In-sites Government Lawyers, December 2010 A listing of Web sites relating to non-discrimination laws.
Fiscal bite & breed discrimination: Utilizing scientific advances & economic tools in lobbying, Part II By Ledy VanKavage and John Dunham Animal Law, November 2010 The majority of breed-discriminatory laws result from high-profile dog bites or attacks.
The CEDAW debate By Mark E. Wojcik Human Rights, October 2010 The question of whether the ISBA should support ratification of CEDAW (Convention on the Elimination of Discrimination Against Women) is slated to come before the ISBA Assembly on Saturday morning, December 11, 2010. The proceedings are open to all ISBA members and other members of the public.
Workplace discrimination: A primer on gathering evidence By Peter LaSorsa Human Rights, October 2010 A look at what types of evidence may exist in workplace discrimination cases and how best to obtain that evidence.
Representing gender-variant people in claims of employment discrimination by private employers By Joanie Rae Wimmer Labor and Employment Law, July 2010 The law in this area is rapidly developing and in flux. And because of applicable fee-shifting statutes, representing gender variant people in employment discrimination claims is an opportunity for Illinois practitioners both to work in an exciting and developing area of the law, and, to be compensated adequately for their work.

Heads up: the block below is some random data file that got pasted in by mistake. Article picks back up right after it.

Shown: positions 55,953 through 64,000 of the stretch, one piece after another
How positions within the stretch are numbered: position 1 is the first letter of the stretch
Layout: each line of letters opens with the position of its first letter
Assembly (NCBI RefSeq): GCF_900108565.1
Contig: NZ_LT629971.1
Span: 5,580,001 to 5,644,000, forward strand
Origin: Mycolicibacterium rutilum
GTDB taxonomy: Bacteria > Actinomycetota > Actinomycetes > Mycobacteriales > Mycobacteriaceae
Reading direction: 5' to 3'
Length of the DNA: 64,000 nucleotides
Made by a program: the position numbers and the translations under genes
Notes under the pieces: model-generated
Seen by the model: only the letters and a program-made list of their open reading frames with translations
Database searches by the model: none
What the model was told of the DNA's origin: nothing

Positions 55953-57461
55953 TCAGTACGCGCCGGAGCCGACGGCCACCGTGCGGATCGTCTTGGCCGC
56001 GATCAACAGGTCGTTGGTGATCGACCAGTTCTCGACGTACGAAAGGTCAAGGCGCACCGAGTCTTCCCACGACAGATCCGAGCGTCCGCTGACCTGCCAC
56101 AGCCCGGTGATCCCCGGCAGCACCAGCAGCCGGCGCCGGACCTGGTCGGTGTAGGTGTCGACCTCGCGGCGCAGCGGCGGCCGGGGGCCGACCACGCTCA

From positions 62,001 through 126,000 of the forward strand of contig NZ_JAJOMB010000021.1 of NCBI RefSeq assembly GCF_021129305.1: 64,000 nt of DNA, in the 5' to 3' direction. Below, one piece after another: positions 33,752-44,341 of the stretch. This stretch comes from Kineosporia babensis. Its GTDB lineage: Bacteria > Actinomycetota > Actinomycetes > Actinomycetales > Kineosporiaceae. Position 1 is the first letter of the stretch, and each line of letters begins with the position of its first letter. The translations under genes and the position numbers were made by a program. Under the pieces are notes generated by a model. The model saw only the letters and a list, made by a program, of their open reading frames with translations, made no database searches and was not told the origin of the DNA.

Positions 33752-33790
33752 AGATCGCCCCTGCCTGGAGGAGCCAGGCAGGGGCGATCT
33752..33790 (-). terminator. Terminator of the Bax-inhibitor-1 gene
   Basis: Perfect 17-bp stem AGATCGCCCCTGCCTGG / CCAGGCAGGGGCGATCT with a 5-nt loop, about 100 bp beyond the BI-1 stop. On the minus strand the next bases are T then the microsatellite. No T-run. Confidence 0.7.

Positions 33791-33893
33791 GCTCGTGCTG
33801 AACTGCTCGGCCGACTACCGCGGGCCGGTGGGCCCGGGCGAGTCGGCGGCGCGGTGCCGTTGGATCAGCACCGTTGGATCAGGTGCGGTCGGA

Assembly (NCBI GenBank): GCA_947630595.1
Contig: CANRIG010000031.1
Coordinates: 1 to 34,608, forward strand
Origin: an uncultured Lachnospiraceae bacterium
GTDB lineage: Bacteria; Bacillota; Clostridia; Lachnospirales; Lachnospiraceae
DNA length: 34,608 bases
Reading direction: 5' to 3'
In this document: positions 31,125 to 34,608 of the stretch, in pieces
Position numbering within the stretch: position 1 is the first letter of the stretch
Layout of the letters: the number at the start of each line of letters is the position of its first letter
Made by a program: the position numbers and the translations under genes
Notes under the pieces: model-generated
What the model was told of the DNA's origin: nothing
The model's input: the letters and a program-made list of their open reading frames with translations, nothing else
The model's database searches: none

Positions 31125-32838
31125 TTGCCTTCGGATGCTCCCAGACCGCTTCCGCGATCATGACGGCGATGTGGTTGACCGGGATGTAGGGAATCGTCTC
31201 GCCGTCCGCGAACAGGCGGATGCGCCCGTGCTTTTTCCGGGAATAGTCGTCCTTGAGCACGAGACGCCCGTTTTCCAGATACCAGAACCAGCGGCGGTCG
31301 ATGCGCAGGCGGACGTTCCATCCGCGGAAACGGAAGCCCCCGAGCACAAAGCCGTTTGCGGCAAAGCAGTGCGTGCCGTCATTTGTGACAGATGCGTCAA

Fiscal bite & breed discrimination: Utilizing scientific advances & economic tools in lobbying, Part I By Ledy VanKavage and John Dunham Animal Law, June 2010 The majority of breed-discriminatory laws result from high-profile dog bites or attacks.
Common-law tort and federal anti-discrimination claims not preempted by Illinois Human Rights Act By Michael R. Lied Labor and Employment Law, January 2010 The Illinois Supreme Court reversed the judgment of the appellate court, and remanded to the appellate court to consider defendant’s other claims of error.